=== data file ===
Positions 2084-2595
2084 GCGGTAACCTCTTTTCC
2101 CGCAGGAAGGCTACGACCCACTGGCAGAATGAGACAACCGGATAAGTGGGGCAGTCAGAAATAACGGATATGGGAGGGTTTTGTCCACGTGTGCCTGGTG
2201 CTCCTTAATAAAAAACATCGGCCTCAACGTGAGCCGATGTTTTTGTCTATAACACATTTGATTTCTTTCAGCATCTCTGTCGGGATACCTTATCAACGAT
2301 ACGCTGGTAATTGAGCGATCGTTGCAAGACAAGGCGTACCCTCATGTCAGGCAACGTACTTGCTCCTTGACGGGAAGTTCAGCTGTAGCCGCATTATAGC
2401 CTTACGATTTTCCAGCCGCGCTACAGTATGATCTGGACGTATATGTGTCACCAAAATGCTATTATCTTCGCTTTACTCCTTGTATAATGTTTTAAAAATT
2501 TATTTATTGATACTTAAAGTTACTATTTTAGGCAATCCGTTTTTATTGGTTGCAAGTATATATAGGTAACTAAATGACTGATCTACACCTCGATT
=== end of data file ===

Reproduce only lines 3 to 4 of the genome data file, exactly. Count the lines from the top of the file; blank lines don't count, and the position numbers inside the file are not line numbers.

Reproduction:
2101 CGCAGGAAGGCTACGACCCACTGGCAGAATGAGACAACCGGATAAGTGGGGCAGTCAGAAATAACGGATATGGGAGGGTTTTGTCCACGTGTGCCTGGTG
2201 CTCCTTAATAAAAAACATCGGCCTCAACGTGAGCCGATGTTTTTGTCTATAACACATTTGATTTCTTTCAGCATCTCTGTCGGGATACCTTATCAACGAT